Q&A: Public Benefits

Legislation passed in January 2013 has greatly simplified and standardized the rules for how the EIC and CTC are treated in determining eligibility for other public benefit programs.

Will getting the EIC or CTC lower other government benefits? Could someone lose benefits altogether?

Income.  Congress enacted legislation in January 2013 which permanently excludes any federal tax refund from counting as income in determining eligibility, or the amount of benefit, for any federally-funded public benefit program.  This includes programs only partially funded by federal dollars. The refund can include benefits from the EIC, CTC, other tax credits, or refund of a filer’s other withheld income tax.

Resource test.  The legislation also provides that refunds that are saved by the filer do not count against the resource limits of any federally-funded public benefit program for 12 months after the refund is received.

Reference: PL 112-240, American Taxpayer Relief Act of 2012, 26 USC 6409

Safe harbor. Deposits in certain types of Individual Development Accounts (IDAs), which may include a worker’s EIC or CTC refund, do not count as a resource in determining eligibility for federally-funded public benefit programs, including state cash assistance (TANF) programs. For more information see the “2002 Federal IDA Briefing Book”.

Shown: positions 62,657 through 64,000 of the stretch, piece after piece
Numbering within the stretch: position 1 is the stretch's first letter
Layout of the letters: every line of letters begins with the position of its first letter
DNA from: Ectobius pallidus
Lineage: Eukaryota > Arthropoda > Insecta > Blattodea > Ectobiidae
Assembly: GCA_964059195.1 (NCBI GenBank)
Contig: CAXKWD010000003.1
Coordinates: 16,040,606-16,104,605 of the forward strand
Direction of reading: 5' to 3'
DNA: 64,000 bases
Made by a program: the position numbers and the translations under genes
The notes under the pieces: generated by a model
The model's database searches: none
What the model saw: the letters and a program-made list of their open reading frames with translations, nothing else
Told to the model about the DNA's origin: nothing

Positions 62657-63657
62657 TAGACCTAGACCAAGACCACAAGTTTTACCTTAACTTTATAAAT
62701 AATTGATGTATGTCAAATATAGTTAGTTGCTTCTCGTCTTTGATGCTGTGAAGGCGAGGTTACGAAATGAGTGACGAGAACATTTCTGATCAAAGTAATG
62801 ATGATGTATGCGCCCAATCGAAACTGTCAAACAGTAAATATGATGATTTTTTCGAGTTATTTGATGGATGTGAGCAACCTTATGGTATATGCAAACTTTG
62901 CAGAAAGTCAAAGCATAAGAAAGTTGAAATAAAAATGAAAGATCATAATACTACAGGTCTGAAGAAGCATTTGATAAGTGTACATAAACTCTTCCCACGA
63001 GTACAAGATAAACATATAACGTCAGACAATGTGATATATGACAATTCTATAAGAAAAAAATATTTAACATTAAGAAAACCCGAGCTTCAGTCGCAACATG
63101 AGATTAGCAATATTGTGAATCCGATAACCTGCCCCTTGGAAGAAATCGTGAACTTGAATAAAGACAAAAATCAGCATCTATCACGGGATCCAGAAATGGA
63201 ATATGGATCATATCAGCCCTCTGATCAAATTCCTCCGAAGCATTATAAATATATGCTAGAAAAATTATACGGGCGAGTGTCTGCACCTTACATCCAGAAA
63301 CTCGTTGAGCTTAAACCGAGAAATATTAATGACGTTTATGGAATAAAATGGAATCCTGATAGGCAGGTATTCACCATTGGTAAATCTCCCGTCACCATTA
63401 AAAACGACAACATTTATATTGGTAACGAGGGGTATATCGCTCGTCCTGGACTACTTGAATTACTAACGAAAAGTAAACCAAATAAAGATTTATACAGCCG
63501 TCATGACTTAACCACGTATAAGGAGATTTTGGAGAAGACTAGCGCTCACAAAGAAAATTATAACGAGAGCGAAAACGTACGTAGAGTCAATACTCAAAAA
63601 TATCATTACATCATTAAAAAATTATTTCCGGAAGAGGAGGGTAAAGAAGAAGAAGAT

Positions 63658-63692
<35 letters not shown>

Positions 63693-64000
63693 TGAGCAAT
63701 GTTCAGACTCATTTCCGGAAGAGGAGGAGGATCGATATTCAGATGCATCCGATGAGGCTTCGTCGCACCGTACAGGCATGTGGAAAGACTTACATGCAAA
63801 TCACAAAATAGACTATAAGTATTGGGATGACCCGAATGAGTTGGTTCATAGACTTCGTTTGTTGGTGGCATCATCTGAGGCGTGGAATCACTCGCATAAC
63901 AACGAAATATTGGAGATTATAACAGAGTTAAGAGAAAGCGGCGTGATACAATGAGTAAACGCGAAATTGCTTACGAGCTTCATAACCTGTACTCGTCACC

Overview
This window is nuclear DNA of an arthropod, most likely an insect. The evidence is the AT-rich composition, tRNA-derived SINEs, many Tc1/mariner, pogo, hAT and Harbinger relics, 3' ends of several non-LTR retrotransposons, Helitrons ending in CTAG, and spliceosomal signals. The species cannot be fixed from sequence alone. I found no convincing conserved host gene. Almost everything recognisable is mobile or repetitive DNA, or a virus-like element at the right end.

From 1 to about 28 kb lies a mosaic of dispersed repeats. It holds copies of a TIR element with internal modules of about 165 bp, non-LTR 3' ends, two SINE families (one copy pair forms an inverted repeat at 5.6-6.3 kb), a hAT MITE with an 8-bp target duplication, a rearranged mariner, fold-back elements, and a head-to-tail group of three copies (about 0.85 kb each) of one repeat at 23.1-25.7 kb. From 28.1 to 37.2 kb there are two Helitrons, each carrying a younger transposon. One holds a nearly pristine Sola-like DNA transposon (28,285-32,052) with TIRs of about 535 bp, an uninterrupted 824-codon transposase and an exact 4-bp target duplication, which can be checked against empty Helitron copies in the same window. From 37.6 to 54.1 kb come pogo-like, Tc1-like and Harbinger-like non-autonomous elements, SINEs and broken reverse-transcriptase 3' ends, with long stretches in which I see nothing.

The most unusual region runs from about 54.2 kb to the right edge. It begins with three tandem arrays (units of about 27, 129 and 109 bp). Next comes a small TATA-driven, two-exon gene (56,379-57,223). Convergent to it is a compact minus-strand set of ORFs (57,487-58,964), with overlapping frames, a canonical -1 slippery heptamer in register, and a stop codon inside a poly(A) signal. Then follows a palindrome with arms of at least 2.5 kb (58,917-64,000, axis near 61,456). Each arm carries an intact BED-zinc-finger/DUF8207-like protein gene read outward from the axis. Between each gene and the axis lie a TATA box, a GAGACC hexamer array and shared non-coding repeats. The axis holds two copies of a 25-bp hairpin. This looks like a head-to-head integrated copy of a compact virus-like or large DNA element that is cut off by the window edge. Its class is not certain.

Can people who work and also get cash assistance still get the EIC or CTC?

Yes. As long as they earn wages and meet the income and other eligibility requirements for the credits. Cash assistance benefits are not considered in determining eligibility for tax credits.

Workfare programs. Some welfare recipients are required to participate in “work experience” and “community service programs” (often called “workfare”) in exchange for their cash assistance benefits. These benefits are not counted as income to determine eligibility for the EIC or CTC.

Subsidized jobs. Current or former recipients who are employed in jobs for which employers are subsidized through state welfare block grants or other government programs do earn wages that count in determining eligibility for the EIC and CTC.